It’s one of ABBA’s signature songs, but the history of “Money, Money, Money” contains a couple of surprising anomalies. One is that, although it topped the charts in many European countries as well as in Australia, it wasn’t a No.1 in the UK, despite being the follow-up to “Dancing Queen,” which was. The other is that the Andersson-Ulvaeus composition took about a year to make the American chart, and then failed to make the Top 40 there.
After being an international smash in the autumn of 1976, “Money, Money, Money” entered the Billboard Hot 100 of October 22, 1977. It was the successor there to “Knowing Me, Knowing You,” which had been a respectable hit, peaking at No.14. Immediately before that, “Dancing Queen” had also twirled its way to the top of the American bestsellers.
But ABBA’s chart history in the US was always up and down. The single entered the survey at No.84, the second highest arrival of the week behind Toto’s rock-pop crossover “Hold The Line.” Queen’s “We Are The Champions” entered that same chart at No.87, as did country giant Merle Haggard’s tribute to the recently-departed Elvis, “From Graceland To The Promised Land.”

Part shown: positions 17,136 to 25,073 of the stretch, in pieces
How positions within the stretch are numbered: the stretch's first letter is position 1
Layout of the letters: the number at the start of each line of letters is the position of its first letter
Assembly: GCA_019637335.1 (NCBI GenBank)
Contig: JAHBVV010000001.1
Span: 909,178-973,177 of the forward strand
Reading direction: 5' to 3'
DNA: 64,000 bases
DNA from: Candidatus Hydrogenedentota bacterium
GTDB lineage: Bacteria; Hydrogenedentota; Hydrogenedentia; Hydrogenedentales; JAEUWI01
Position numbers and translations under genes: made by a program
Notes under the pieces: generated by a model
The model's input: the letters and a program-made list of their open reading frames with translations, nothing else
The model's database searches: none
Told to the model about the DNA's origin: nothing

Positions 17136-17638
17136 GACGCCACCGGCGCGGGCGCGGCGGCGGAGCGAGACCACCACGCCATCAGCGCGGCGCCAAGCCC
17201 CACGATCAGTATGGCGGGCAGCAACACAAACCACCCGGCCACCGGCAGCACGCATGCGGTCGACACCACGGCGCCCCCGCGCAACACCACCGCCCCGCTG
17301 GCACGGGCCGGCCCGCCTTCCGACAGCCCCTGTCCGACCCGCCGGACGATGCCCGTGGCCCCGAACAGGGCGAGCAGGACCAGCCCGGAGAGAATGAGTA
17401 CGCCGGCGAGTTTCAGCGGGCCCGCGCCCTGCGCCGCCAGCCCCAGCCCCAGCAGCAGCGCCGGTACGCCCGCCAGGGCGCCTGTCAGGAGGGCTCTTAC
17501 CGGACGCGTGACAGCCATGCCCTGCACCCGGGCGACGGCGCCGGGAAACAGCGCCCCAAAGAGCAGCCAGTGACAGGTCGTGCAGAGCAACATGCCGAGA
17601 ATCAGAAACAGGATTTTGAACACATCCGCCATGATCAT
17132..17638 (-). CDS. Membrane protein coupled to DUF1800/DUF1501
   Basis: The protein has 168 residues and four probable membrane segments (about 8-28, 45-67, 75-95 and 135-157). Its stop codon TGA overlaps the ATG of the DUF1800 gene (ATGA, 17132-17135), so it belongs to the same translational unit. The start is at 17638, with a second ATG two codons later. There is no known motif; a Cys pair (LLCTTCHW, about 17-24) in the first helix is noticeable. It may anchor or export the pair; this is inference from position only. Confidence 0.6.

“Money, Money, Money” was originally titled “Gypsy Girl,” and described her struggles to survive in a rich man’s world. Billboard pointed out that it had “lots of good-natured gimmicks.” It climbed the chart falteringly for a few weeks, sometimes with a bullet and sometimes without, but peaked at No.56 in mid-November.
That was dramatically out of step with the single’s performance in many other countries. It went to No.1 in Germany, Austria, Holland and New Zealand, and No.3 in the UK. In Australia, one of the group’s strongholds, it was the seventh biggest single of the year. Their fortunes were somewhat restored soon, though, as “The Name Of The Game” arrived in the US countdown in Christmas week, 1977 and became a Top 20 hit in the new year.
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